When we talk about workplace injuries and their effects on your long-term health, we most often think about the loud and obvious. Slips, trips, and falls, machinery accidents, fire risks and the like. Sometimes, we’ll focus on problems like back pain and repetitive strain injury caused by poor work posture and bad ergonomics. But there’s a growing risk in a lot of workplaces that we need to know about. Hearing loss accounts for 14% of all occupation illness and we need to learn this risks.
How it works
There are a lot of different factors that can lead to hearing loss over time. Age plays a big role, some illnesses and medications can have an effect, too. But the most common physical cause is exposure to loud noises. There are ten million people suffering from noise-related hearing loss and four million a day going to a work environment where noise plays too large a factor. 82% of all cases of occupational hearing loss take place in manufacturing workplaces. But there are plenty of other workplaces doing damage. Construction, ship building, airfields, we’re even at risk in nightclubs. If you’re starting to notice problems with your hearing, whether it’s temporary hearing loss, occasional ringing, buzzing, or hissing, or even having to turn the TV up to hear it properly, you might have been exposed to harmful levels of noise.
Occupation hearing loss is covered by your employer’s responsibility for the health and safety of the workplace. As the most common form of workplace injury, it should be. Any hearing loss treatment you seek in the workplace should be covered by your employer and if you can seek compensation if they prove unwilling to provide. Some are misinformed that because it’s an ongoing condition that they can’t prove an employer’s responsibility. But that’s not true. An audiogram shows not just the fact you’re suffering from hearing loss but can make clear the distinct cause of it.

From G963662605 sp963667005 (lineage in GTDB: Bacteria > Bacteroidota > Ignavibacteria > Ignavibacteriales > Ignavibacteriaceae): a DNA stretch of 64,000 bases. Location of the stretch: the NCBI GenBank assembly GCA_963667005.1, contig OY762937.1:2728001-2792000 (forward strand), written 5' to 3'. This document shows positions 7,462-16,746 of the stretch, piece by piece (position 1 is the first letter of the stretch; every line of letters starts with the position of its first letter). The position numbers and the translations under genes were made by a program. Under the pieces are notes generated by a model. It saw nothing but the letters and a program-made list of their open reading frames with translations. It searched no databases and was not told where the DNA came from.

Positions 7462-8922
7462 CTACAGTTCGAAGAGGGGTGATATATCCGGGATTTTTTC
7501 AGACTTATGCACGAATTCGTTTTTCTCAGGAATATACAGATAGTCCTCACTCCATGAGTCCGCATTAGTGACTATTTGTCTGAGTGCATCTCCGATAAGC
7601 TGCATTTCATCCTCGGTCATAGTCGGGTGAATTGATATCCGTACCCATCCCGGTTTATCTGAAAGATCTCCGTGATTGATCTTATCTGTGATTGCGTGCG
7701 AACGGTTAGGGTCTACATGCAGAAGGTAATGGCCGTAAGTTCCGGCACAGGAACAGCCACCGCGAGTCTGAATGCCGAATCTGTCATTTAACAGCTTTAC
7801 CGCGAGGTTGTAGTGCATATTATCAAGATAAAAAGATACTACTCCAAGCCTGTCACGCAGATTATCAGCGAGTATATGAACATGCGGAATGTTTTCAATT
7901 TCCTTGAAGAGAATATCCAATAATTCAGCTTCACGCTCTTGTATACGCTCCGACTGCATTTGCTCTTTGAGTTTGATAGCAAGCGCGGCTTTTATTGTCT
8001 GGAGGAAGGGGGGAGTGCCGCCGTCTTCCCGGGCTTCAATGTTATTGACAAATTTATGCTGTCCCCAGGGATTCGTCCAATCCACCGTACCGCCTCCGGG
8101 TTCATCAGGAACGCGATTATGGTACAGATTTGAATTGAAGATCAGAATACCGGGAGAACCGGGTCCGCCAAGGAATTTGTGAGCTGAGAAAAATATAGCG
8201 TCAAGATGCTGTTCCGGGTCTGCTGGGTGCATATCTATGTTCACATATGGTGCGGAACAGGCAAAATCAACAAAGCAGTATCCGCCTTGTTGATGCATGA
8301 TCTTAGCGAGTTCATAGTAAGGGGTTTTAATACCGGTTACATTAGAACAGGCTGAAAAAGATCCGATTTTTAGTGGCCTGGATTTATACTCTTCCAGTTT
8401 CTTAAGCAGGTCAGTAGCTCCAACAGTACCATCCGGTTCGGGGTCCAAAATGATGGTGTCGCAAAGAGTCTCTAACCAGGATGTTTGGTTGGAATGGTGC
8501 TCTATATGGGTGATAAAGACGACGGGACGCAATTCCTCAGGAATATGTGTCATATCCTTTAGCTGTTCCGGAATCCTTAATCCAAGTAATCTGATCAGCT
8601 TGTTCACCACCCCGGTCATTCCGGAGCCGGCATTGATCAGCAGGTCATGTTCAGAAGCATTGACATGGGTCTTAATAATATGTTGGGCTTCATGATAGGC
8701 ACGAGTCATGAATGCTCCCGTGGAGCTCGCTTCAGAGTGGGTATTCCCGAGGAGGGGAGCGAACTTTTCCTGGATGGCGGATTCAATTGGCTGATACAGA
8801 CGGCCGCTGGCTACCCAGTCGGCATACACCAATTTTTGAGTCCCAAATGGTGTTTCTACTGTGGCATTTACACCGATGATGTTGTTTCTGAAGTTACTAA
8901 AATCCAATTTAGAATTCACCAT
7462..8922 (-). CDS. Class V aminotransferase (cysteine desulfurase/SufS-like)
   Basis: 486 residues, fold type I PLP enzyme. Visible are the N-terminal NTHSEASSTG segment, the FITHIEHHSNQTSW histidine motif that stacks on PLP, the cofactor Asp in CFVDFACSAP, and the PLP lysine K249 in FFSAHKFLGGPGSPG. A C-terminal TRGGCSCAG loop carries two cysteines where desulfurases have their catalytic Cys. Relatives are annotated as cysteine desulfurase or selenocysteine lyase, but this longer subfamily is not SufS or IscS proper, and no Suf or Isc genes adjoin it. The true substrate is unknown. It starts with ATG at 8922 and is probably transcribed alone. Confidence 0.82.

What you can do about it
There’s plenty of treatment available for those suffering from hearing loss. Getting a hearing aid fitting, tinnitus masking, relief therapy and the like can make hearing loss a lot more bearable. But, so far, there are no ways to reverse the damage. If you’re worried about the working environment having an effect on your hearing, act early on it. Talk to your employer first. See if they can’t install more preventative measures. The best way to take a look at how long you get exposed to certain levels of noise. For instance, you should be exposed to sounds louder than 110 decibels no more than 30 minutes a day. Acoustic barriers, personal protection equipment and preventative equipment can be a lot of help.
Twenty-two million workers are exposed to potentially damaging noise in the workplace every year. Your employers should be the one taking note of the risk and taking action against it, but you the employee can also get the ball rolling on prevention and treatment by speaking up. Don’t let work take your hearing from you.